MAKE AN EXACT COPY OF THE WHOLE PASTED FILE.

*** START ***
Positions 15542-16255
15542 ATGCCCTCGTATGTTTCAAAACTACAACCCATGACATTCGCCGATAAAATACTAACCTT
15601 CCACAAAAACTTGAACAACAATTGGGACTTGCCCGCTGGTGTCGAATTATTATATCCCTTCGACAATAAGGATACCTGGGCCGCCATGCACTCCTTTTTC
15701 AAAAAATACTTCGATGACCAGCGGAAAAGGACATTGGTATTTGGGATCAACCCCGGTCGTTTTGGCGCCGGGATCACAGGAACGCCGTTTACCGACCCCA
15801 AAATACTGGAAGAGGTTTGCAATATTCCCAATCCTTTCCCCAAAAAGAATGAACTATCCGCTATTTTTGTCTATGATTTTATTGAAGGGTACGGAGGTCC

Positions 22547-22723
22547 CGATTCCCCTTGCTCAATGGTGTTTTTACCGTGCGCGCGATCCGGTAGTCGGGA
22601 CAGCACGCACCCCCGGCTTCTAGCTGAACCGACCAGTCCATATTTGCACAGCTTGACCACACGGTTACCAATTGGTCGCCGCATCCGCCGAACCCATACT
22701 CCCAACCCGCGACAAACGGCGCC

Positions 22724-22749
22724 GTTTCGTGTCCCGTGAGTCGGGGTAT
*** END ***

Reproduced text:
Positions 15542-16255
15542 ATGCCCTCGTATGTTTCAAAACTACAACCCATGACATTCGCCGATAAAATACTAACCTT
15601 CCACAAAAACTTGAACAACAATTGGGACTTGCCCGCTGGTGTCGAATTATTATATCCCTTCGACAATAAGGATACCTGGGCCGCCATGCACTCCTTTTTC
15701 AAAAAATACTTCGATGACCAGCGGAAAAGGACATTGGTATTTGGGATCAACCCCGGTCGTTTTGGCGCCGGGATCACAGGAACGCCGTTTACCGACCCCA
15801 AAATACTGGAAGAGGTTTGCAATATTCCCAATCCTTTCCCCAAAAAGAATGAACTATCCGCTATTTTTGTCTATGATTTTATTGAAGGGTACGGAGGTCC

Positions 22547-22723
22547 CGATTCCCCTTGCTCAATGGTGTTTTTACCGTGCGCGCGATCCGGTAGTCGGGA
22601 CAGCACGCACCCCCGGCTTCTAGCTGAACCGACCAGTCCATATTTGCACAGCTTGACCACACGGTTACCAATTGGTCGCCGCATCCGCCGAACCCATACT
22701 CCCAACCCGCGACAAACGGCGCC

Positions 22724-22749
22724 GTTTCGTGTCCCGTGAGTCGGGGTAT